Law, society, and mental health

Law, Society and Mental Health Abnormal mental behavior results from various factors including emotional instability, biological imbalances and social factors. Biological, mental disorders are more prevalent during old age. Such disorders are classified into those affecting all ages, such as depression and anxiety. The other group’s mental instability results from brain dysfunctions, for example, delirium. Delirium is a mental behavior which disorients one’s environmental attention, resulting in hallucinations and illusions. Emotional imbalances may cause abnormal behavior as in the case of John Hinckley, who was involved in a series of murder to gain the attention of a girl he loved. Emotional instability may result in a person doing socially unacceptable things while trying to wrongfully. Societal pressure can cause abnormal behavior including mental stress and depression. A major concern is on contrast of law and scientific definition of human behavior. The law considers people to have free will and thus responsible for their action, behavioral scientists advance that behavior develops through interaction of complex forces and one may at times, not be responsible for their actions.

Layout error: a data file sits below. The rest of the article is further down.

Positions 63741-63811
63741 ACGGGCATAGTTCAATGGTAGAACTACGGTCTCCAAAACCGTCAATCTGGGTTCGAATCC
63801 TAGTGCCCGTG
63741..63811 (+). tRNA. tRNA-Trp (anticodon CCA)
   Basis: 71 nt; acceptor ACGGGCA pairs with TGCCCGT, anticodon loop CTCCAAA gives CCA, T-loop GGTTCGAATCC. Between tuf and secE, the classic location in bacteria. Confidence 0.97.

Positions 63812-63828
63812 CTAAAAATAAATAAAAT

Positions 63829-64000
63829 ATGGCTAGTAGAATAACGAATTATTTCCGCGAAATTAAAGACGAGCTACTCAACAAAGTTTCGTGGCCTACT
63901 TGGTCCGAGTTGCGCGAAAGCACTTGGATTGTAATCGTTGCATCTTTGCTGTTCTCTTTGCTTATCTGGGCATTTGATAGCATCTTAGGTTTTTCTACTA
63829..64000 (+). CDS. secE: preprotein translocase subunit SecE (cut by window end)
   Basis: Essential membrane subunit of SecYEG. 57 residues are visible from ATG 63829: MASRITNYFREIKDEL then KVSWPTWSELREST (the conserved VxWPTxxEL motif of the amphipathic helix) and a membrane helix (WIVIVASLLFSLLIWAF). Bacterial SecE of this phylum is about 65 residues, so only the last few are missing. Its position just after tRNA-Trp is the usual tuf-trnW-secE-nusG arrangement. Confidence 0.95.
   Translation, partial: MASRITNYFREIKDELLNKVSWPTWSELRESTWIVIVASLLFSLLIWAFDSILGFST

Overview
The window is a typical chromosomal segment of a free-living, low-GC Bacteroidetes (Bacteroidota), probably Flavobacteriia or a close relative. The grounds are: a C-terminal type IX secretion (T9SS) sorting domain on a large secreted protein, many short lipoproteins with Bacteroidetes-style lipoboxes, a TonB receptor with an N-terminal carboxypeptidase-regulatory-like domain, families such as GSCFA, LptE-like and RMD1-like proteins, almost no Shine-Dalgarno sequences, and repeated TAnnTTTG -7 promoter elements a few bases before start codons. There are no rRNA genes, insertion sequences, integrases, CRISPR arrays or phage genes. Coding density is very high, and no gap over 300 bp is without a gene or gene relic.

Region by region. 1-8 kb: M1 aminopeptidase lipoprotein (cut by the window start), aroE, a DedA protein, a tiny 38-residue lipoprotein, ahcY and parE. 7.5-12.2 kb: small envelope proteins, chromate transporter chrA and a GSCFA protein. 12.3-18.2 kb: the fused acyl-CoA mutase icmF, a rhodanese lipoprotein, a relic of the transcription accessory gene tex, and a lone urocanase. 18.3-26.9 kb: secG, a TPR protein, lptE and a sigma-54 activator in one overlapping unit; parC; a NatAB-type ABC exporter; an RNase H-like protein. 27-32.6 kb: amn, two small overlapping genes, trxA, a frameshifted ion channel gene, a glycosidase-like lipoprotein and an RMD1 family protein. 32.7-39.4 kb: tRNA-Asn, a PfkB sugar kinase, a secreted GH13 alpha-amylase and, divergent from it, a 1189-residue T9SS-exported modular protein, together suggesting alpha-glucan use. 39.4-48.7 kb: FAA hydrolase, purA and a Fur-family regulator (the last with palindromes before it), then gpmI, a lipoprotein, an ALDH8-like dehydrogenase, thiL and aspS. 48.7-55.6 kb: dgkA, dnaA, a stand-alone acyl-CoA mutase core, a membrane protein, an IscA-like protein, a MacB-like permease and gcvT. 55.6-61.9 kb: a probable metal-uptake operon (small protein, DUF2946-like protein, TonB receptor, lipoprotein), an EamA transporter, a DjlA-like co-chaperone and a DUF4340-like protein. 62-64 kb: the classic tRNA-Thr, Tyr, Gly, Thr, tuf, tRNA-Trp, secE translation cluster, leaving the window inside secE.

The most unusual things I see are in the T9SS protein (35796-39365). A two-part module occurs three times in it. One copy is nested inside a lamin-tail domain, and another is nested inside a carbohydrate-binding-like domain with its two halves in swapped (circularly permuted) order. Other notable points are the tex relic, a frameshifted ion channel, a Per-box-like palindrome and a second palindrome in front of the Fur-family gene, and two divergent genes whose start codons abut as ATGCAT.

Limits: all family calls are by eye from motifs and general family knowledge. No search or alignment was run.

Scientific knowledge on mental abnormality is not certain. In trying cases involving insane defendants, differences arise between defense clinicians testimony and that presented by prosecution. These differences are evidence that information on clinical matters is too limited in some areas to influence crucial legal decisions. A difficult problem in evaluation of mental capability in the defense case is the requirement to determine the defendants state of mind for an event that occurred in the past. As mental states change over time, it is challenging for clinicians to evaluate with certainty, the mental incapacity of the person at the time of the crime. A common criticism in the insanity defense is that it permits criminals to go unpunished for their crimes (Grünbaum, 2001). Some individuals who are taken to mental institutions after committing crimes get released after a short stay at the institutions. A personal view is that the clinical defense may be used to determine legal position in cases involving mental instability. The society would not be just if mentally challenged people were given equal treatment with criminals who have mental capacity. Justice is not served if one will be sentenced to prison for an offence they do not comprehend. Clinical defense should be, applied sparingly and carefully so that criminals do not pledge mental incapacity to escape judgment.
Grünbaum, A. (2001). Clinical theory Validation of psychoanalysis: A psychoanalysis philosophy Study. International Universities Press, Inc.